By Vince Little, The BayonetJune 1, 2011
FORT BENNING, Ga. - Two decades ago, U.S. and coalition forces shoved Iraq out of Kuwait in relatively rapid fashion to claim an overwhelming victory in the Gulf War. The first national ceremony honoring the 382 American men and women who gave their lives took place Thursday.
The National Infantry Museum and Soldier Center hosted a 20th anniversary tribute to the troops killed during Operations Desert Shield and Desert Storm. It was part of Fort Benning’s Memorial Day commemoration and coincided with the basic training graduation of C Company, 2nd Battalion, 46th Infantry Regiment, at the museum parade field.
The crowd also paused to mark the 97th anniversary of World War I, 70th anniversary of World War II, the Korean War’s 60th anniversary and 50th year since the start of the Vietnam War.
Granite paved stones were unveiled along Heritage Walk for each Soldier, Sailor, Airman and Marine who died in the Gulf War. The event included participation by the top U.S. commanders in each branch from that conflict, where almost 500 American service members were wounded.
“This is their place the world will ensure they are never forgotten,” said retired Gen. Barry McCaffrey, who commanded the 24th Infantry Division (Mechanized) in Desert Shield and Desert Storm.
Maj. Gen. Robert Brown, who introduced McCaffrey as guest speaker, called the Gulf War “one of the most decisive military victories in United States history.”
The ground fighting lasted just 100 hours as the coalition defeated the Iraqi armed forces and liberated Kuwait.
Leading up to that, the Air Force and Navy flew tens of thousands of sorties from bases in Saudi Arabia and aircraft carriers in the Persian Gulf and Red Sea. McCaffrey recalled seeing Tomahawk missiles screaming across the desert toward Iraq.
“It was the most unearthly sound I’ve ever heard in my life,” he said. “We put forth an unbelievable display of air and sea power in that war. They set the conditions for victory … that turned into a four-day blitzkrieg on the ground.”
The new pavers -- engraved with the names of those who died -- are in alphabetical order and arranged in three sections. In the center, a granite and brass monument tells the story of Desert Shield and Desert Storm.
Taps was played after the paver unveiling, while retired Gen. Ron Griffith, who led the 1st Armored Division during the Gulf War, and Command Sgt. Maj. Jeffrey Brown, a Desert Storm veteran and command sergeant major of 2nd Battalion, 46th Infantry Regiment, raised a newly designed, dedicated flag commemorating Gulf War operations.
“It was a special time in the lives of us who participated in that,” Griffith said. “Desert Storm was the climax and apex of rebuilding our Army after coming out of Vietnam. It was one of the greatest armies that ever went into the field. And the Soldiers who gave their lives on that battlefield were significant.”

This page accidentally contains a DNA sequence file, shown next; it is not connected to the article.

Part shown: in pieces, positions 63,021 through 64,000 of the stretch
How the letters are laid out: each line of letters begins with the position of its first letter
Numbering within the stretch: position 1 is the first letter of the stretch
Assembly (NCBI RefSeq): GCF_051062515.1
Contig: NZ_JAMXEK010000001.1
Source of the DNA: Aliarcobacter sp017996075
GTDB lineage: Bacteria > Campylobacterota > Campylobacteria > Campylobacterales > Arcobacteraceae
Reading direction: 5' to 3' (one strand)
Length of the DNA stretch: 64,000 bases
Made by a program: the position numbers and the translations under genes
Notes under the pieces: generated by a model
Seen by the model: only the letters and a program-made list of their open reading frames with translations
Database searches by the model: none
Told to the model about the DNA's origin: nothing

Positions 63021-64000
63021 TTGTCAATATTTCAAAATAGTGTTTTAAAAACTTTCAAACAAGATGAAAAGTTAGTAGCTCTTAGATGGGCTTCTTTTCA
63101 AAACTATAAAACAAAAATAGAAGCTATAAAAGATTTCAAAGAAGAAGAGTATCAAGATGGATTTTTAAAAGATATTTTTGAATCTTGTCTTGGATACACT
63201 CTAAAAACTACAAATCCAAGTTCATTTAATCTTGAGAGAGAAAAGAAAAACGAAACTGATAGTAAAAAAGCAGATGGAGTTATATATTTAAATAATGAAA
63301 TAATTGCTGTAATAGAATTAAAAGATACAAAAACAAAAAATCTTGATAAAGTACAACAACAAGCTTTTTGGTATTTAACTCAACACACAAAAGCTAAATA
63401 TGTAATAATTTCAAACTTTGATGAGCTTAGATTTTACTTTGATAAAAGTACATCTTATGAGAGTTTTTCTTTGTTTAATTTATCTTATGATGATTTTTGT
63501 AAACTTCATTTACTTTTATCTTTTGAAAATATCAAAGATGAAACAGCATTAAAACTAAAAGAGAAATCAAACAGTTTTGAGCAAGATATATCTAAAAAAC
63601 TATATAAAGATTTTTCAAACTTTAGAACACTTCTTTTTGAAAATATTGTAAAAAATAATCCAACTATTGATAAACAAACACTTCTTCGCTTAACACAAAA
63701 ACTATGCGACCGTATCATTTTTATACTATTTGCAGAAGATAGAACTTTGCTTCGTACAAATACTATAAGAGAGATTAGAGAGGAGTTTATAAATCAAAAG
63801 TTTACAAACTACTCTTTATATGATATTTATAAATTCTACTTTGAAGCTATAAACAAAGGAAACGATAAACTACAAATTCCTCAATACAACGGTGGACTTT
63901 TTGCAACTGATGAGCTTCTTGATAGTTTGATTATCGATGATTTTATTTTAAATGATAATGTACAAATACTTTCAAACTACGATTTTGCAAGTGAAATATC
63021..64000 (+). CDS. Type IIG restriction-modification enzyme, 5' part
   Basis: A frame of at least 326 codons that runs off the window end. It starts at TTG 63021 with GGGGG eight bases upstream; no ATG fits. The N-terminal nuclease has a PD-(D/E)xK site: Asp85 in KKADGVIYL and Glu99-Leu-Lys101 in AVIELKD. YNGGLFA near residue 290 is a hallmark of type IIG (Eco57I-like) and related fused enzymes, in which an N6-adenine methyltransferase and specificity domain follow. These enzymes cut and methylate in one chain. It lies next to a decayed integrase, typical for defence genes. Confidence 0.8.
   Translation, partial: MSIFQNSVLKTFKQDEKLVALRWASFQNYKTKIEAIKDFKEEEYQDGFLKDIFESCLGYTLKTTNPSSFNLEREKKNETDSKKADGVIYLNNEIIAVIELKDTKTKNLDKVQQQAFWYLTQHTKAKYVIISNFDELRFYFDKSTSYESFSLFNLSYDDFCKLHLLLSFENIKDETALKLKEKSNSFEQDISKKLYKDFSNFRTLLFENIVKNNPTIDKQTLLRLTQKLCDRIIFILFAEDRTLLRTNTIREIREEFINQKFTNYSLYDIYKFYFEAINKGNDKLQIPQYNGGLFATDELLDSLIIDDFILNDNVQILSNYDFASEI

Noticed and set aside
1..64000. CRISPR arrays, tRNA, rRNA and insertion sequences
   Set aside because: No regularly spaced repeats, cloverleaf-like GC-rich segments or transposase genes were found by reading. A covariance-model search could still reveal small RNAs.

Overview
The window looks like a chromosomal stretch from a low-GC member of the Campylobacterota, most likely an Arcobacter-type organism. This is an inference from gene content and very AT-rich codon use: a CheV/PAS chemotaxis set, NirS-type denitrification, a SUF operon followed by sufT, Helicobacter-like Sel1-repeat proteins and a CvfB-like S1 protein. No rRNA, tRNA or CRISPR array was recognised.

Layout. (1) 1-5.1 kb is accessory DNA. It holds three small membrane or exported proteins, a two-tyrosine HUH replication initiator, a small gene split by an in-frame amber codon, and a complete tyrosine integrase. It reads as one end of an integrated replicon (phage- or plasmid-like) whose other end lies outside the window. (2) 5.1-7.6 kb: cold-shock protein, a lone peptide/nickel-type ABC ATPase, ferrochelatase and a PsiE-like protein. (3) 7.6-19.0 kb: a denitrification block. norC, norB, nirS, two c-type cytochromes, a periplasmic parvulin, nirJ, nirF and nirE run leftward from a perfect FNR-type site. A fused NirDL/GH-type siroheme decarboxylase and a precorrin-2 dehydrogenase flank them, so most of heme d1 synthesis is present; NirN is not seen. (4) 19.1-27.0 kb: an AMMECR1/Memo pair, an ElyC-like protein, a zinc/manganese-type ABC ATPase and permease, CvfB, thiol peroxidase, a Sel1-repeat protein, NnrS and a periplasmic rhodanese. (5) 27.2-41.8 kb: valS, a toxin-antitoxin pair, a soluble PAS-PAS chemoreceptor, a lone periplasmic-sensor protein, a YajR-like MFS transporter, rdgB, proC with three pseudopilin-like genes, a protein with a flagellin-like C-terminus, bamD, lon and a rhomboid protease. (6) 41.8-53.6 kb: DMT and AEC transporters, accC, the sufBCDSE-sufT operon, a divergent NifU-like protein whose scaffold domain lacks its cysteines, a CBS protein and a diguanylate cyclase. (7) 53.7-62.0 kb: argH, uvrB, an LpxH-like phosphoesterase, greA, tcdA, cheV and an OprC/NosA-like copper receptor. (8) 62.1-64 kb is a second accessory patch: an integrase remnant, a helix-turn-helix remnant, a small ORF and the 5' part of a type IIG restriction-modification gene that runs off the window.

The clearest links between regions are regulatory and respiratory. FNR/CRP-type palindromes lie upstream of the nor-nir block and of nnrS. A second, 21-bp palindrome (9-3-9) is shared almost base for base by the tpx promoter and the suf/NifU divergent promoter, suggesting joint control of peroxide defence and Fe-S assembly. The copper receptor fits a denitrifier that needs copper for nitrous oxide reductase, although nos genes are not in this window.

Two of those casualties, Staff Sgt. Raymond Hatcher and Spc. Kevin Wright, served with Fort Benning’s 197th Infantry Brigade, based on Kelley Hill at the time. The unit supported the 24th Infantry Division, which conducted the 250-mile “left-hook” attack into Iraq.
Cliff Hazelwood, then a specialist and combat engineer with the 197th, drove down from Leitchfield, Ky., for Thursday’s tribute. He said he knew Wright personally.
“I wanted to pay my respects,” he said. “I’m glad they didn’t forget the ones that got killed.”
A wreath-laying ceremony on Heritage Walk featured other high-ranking commanders from the Gulf War -- retired Army Gen. Edwin Burba, the commander-in-chief of Forces Command; retired Gen. Chuck Horner, who led Central Command Air Forces; retired Adm. Stanley Arthur, former commander of the 7th Fleet and Naval Force Central Command; and retired Lt. Gen. William Keys, who commanded the 2nd Marine Division.
“It’s way overdue, but I’m glad they could put something together like this for the veterans who served in that war,” said retired Sgt. 1st Class John H. Brown of Columbus, who belonged to a logistics unit under the 24th Infantry Division. “It was perfect timing around Memorial Day (and) honoring all the Soldiers who died, not just the Gulf War vets. … Several of my comrades were killed. I don’t want to single out anybody, but I pray for all of them.”
Retired Sgt. 1st Class Fred Reynolds was assigned to the 1st Armored Division headquarters staff during Desert Storm. After the unit returned to Germany, he retired in September 1991 and now works at Fort Benning.
“It’s beautiful,” he said of the ceremony. “This is really nice, especially the flag -- it remembers all four services involved and those who paid the ultimate price. … I just want to say ‘job well done’ to the NCOs and enlisted guys who fought in that war.”
Retired Gen. B.B. Bell, who was Gen. Norman Schwarzkopf’s executive officer in the Gulf War as a colonel, delivered the graduation address for C Company, 2nd Battalion, 46th Infantry Regiment.
“This unit produces great Soldiers who serve in defense of freedom,” Bell said. “You’re now the strength of our Army and one of America’s finest. … And America remains the last best hope for man and womankind in the cause of freedom and liberty around the world.”